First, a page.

How to Reduce Eye Strain

What is the best reading posture for comfortable reading?

The best light is daylight. The human eye has been “tuned” to daylight. All other sources of light are really poor substitutes.

The ideal reading position would be a sitting posture with the head erect; the book being kept, if the reader is below the age of 35, sixteen inches away, if above the age of 40, at the focal length of the reading glasses prescribed.

The light, be it daylight or artificial light, should come from the left, preferably over the shoulder, to prevent glare.

It has been noticed time and again that if the eye is permitted to relax by looking at the distance intermittently during reading, eye strain does not develop despite long hours of near application.

Thus, every effort should be made to be near a window, where one can occasionally glance out to relax the accommodation. To face a wall, with the idea that it increases concentration, is wrong.

The best mix of reading and relaxation is the popular 40:10 ratio, 40 minutes of reading to 10 minutes of rest during which the eyes must relax for distance. To read a newspaper during the relaxation period is certainly no rest to the eyes.

Eye strain also tends to develop faster if the eyes are pushed to read for long periods when they are tired. The same three hours of reading at night after a hard day’s work had best be postponed to the early morning when the eyes are fresh, with less chance of eye strain developing.

What is the best way to watch television so as to minimise eye strain?

Watching television is not in itself likely to damage the eye. However, if a few points are kept in mind, television viewing can be a pleasure.

The height of the television set is important. Experts consider that you should never have the screen in a high position where you must always look up to it. Ideally the screen should be at or just slightly below the level of the eyes.

One should never watch television in a completely dark room. Ideally the room lights should be on, but so placed that they do not cause reflections on the screen and at the same time do not fall directly in the eyes. The television room is ideal for indirect lighting.

The brilliance of the television screen should be decreased to the minimum level to be able to see the screen clearly. Increasing the brilliance causes glare which will result in eye strain.

The distance from the television screen is also to be considered. The ideal distance to view a T.V. having a 20-22-inch screen (measured diagonally) is 10 feet. The closest permissible is 8 feet.

One last point about television viewing is that one must occasionally let the eyes wander about the room, letting the eyes change focus from a near to a distant object and back to the television. This relaxes the eyes and prevents eye strain developing. Doing some relaxing exercises also helps and is to be recommended.

What is the best way for cinema audiences to avoid eye strain?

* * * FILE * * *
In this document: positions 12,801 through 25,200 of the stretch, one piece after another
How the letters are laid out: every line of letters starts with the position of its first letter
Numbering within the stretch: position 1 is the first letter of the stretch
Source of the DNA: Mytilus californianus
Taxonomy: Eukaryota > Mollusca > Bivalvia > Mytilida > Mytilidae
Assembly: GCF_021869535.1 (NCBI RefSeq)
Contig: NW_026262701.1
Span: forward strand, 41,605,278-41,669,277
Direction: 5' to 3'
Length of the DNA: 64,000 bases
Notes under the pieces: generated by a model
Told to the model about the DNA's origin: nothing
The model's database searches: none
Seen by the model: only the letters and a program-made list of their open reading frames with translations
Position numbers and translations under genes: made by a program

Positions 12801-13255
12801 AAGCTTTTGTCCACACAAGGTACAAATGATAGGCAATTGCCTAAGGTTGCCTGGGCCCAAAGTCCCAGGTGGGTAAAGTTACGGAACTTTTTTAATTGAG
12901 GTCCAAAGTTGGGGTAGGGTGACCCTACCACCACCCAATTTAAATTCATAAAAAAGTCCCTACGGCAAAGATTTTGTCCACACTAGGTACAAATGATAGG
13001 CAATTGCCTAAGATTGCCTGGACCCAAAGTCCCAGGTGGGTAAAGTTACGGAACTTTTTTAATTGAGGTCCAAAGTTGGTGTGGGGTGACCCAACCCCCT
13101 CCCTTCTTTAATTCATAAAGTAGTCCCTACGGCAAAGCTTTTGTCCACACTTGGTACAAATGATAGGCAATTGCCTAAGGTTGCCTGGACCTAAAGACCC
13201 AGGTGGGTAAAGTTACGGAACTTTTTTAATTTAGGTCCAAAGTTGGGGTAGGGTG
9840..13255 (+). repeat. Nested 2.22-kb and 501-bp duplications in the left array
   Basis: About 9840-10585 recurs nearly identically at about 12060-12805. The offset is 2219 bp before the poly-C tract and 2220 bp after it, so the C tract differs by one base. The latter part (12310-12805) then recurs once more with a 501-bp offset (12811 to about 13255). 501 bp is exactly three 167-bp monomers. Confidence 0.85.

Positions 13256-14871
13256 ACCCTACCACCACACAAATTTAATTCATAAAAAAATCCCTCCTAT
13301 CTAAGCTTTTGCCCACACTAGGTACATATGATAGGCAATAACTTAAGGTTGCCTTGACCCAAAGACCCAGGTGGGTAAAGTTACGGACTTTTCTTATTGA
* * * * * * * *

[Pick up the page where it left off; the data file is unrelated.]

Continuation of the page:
To many people the cinema (or movies) is the only form of recreation and relaxation. By itself it is quite harmless and as long as a few rules are followed there seems no reason why this exciting medium should not be enjoyed by all.

Naturally, it is better not to sit too close to the screen simply because the brilliance and glare is not in our control.

The best seats are those in the middle rows of the auditorium. The side seats however tend to distort the perspective of the picture and tend to strain the eye.

Please blink more often while watching a movie. Staring will cause strain. Intermittently, let your eyes rove over the hall, changing focus from the screen to the exit doors to the viewer in front of you. This technique of varying focus will lead to comfortable eyes.

Though the human eye has the ability to withstand and adapt itself to changes in light intensity, excessive changes will result in strain and headaches. To give a classic example: the matinee movie finishes and from a pitch-dark auditorium the eyes are suddently transported to bright sunlight with hardly a pause. The eye tries its best but the sudden exposure leads to pain and headache.

The theatre lobby was originally conceived of as a place where the person may come in from the bright daylight and let his eyes partially adapt to the lower intensity of the light, before entering the theatre auditorium, the same system being followed in reverse when going out. However, nowadays the crowd sweeps in and out. Going in from bright light only causes you to stumble over a few legs, while you take time to adapt to the darkness, and is quite harmless to the eye. Unfortunately the reverse is not true—from the dark to bright sunlight. I can only urge all cinema viewers to wait a while in the lobby for five minutes before going out into the open. After all, if you could sit for 90 minutes and watch the movie, surely 5 minutes more is not of importance.

If you have corrective glasses, they should be worn in the movie as the eyes will continuously strain to see clearly, putting a load on the eye mechanism.



1 Comment

  1. larrymcke@gmail.com

    More of these types of sites please and yes very helpful nothin like peace of mind!!

Leave a Reply

Your email address will not be published. Required fields are marked *

Recommended Articles